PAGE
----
During the Wet season there was undoubtedly plenty of rain, and our block of 250 acres had two creeks running through it – the picture above is one of them, and below is a picture of the same creek further down the road and around the corner where it got adventurous sometimes, as you can see.
Sometimes, the middle of that crossing was deep enough for the water to go over the headlights of the Land Rover.
At the time that we moved there, there were supposedly no crocodiles, but “Freshies” soon moved into the local lake, causing some concern.
Freshwater crocodiles are not as dangerous as the saltwater crocs (known as “Salties”), but they can still be quite large and they can still bite. Don’t let the two names fool you, either, you get plenty of Salties in freshwater creeks and waterholes. As Salties include Freshies in their diet, they tend to follow where the Freshies go, so we knew it was only a matter of time before the saltwater crocodiles turned up.
Despite this apparent abundance of water, securing a water supply was an important concern. The whole area became bone dry for half the year in the Dry season when there was no rain at all. The lake remained, but all creeks in the area dried up completely, including ours.
For the first little while we tried buying water for our consumption, but that clearly wasn’t going to work. We needed a supply to cook and to clean with, not just to drink. A water tank on the top of the hill was the way to go, as its position would give us good water pressure when we connected it to our campsite now moved lower down.
As you can see, the backhoe was already proving its worth. An empty tank is very light, but it had been delivered right to our campsite, and rolling it up that steep hill was another let’s-not-go-there moment. The backhoe made it easier.
We cleared the area for it of stones and sticks, but nevertheless set the tank on sheets of corrugated iron to prevent any stones or sharp sticks just below the surface from punching a hole into the base once the tank was filled.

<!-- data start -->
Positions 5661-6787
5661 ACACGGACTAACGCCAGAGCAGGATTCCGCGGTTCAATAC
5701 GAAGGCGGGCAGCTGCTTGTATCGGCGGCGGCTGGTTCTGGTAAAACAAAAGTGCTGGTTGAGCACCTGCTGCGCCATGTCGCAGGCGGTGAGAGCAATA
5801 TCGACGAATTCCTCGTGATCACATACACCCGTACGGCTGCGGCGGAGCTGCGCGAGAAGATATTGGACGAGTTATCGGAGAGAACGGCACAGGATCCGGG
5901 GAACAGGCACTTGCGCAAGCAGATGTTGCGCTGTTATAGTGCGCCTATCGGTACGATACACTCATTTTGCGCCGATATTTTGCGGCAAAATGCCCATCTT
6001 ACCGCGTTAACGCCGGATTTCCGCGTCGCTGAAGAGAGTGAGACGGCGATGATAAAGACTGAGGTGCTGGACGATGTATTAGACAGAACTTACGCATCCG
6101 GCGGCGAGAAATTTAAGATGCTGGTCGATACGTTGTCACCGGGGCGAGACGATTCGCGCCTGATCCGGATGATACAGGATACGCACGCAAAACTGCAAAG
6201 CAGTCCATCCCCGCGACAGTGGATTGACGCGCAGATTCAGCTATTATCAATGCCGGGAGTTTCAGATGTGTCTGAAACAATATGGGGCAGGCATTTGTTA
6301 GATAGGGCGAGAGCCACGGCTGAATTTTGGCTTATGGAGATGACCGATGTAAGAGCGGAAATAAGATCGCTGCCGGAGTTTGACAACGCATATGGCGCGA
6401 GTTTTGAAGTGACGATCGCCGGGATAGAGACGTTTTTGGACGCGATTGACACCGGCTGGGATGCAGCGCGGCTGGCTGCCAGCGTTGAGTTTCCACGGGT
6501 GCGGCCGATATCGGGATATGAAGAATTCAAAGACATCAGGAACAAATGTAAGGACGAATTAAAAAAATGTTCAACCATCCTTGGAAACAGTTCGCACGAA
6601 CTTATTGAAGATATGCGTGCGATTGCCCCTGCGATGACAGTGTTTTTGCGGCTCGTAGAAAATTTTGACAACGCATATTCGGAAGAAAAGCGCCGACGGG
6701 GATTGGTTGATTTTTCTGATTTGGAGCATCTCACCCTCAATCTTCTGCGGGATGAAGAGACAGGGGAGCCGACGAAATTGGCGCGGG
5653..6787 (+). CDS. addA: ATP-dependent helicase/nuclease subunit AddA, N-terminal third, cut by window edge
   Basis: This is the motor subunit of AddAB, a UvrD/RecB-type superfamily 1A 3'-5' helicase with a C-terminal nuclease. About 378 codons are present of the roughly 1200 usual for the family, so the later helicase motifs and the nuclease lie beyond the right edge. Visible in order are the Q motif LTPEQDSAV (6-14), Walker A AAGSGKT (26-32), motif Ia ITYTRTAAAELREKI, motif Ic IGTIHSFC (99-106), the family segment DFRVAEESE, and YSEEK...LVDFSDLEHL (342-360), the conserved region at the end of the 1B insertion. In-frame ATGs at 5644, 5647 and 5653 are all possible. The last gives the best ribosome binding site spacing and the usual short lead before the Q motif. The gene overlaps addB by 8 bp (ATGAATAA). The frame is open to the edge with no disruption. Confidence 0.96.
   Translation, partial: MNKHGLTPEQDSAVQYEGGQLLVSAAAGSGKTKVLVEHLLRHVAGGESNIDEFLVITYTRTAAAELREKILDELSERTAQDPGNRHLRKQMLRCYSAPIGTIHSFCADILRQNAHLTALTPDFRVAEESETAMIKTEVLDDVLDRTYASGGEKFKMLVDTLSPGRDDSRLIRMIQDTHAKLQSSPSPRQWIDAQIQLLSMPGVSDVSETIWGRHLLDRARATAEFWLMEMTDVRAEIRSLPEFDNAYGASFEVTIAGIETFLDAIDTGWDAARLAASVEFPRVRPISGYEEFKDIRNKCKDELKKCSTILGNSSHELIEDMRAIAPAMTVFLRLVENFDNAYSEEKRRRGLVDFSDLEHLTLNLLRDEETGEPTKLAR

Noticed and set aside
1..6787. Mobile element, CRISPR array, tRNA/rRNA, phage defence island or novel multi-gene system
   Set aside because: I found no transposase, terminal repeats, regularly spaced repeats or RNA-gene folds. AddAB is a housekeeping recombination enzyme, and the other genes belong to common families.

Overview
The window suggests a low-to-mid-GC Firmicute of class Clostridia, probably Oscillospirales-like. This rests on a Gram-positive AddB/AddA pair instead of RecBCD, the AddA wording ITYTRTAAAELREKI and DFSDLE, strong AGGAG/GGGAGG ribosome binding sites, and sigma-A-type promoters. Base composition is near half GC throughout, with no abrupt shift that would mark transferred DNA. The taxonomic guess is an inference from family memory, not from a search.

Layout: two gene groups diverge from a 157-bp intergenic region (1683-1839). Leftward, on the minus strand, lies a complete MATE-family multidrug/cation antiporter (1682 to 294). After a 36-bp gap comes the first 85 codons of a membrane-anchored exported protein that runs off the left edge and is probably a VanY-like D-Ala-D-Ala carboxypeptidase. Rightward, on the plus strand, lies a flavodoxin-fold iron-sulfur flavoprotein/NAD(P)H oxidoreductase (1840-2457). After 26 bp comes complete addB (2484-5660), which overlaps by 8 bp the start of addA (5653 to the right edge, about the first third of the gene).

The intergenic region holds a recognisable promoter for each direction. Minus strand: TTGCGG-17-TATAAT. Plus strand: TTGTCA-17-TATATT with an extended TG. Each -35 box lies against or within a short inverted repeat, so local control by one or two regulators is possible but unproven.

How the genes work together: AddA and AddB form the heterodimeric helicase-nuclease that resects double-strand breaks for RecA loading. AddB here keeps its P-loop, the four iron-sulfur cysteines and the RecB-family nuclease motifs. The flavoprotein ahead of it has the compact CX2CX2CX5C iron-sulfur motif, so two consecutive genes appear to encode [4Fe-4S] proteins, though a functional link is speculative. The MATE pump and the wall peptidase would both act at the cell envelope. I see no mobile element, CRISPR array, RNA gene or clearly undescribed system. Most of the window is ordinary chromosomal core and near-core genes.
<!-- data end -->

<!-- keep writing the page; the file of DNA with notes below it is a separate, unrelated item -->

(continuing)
When filled, we could test the level of water inside by tapping on the side at different levels and waiting for the sound to change from solid to hollow.
But first, we had to get that water in there.
Fortunately, Greg had a plan…
We decided that we could run a hose down to the creek and pump water up with… Yes… um… that is a hand pump Greg is holding, which rather shows just how naïve we were about the whole thing.
First, the hose had to go in place. That took some doing as you can see from the next batch of pictures.
Greg rolled it out from the top of the hill downward. At least we were sensible there. It was actually a long and tiring job, both of us taking turns.
We went down the driveway I had put in…
…And into the long grass…
The attempt failed miserably. The pump managed to force water up the hose maybe twenty feet and stopped. We simply didn’t have the equipment.
We needed – and got – a diesel pump to do the job for us. That was so heavy, the only way I could get it onto the back of the Land Rover was to build up the momentum of my swing. Even then I barely made it. Yes, I could have used the backhoe, but my swing was faster, so long as it worked.
Here’s me driving the backhoe one weekend when Greg was home to take a couple of shots.
The hose shown in the earlier pictures was shifted off the road and I soon dug a trench for it to protect it from quolls, nocturnal carnivorous marsupials – very cute, like a possum, but with teeth like a canine (I’m sorry to say I cannot find any pictures of them that I took, but the Internet has some). The little buggers chewed holes in the hose, losing overnight what water we had collected. That not only meant redoing the water, but replacing sections of hose. The trench was essential.
The backhoe was too cumbersome through the trees and I wanted a very narrow trench. That task took some days, so I did it with a mattock, all the way from the tank to our camp (about half a mile).
Here’s another of me in the backhoe, heading off to do something.
As for the water situation – It took some organizing, but in the end, we had cold water on tap at the campsite, plugged into the caravan, which still had its sink, and into a shower drum, a 44 gallon drum that we’d fill with water and light a campfire under about an hour before Greg would shower – the water was about the right temperature then. That was luxury! I must see if I can find those photos…
Have a great day, everyone. :D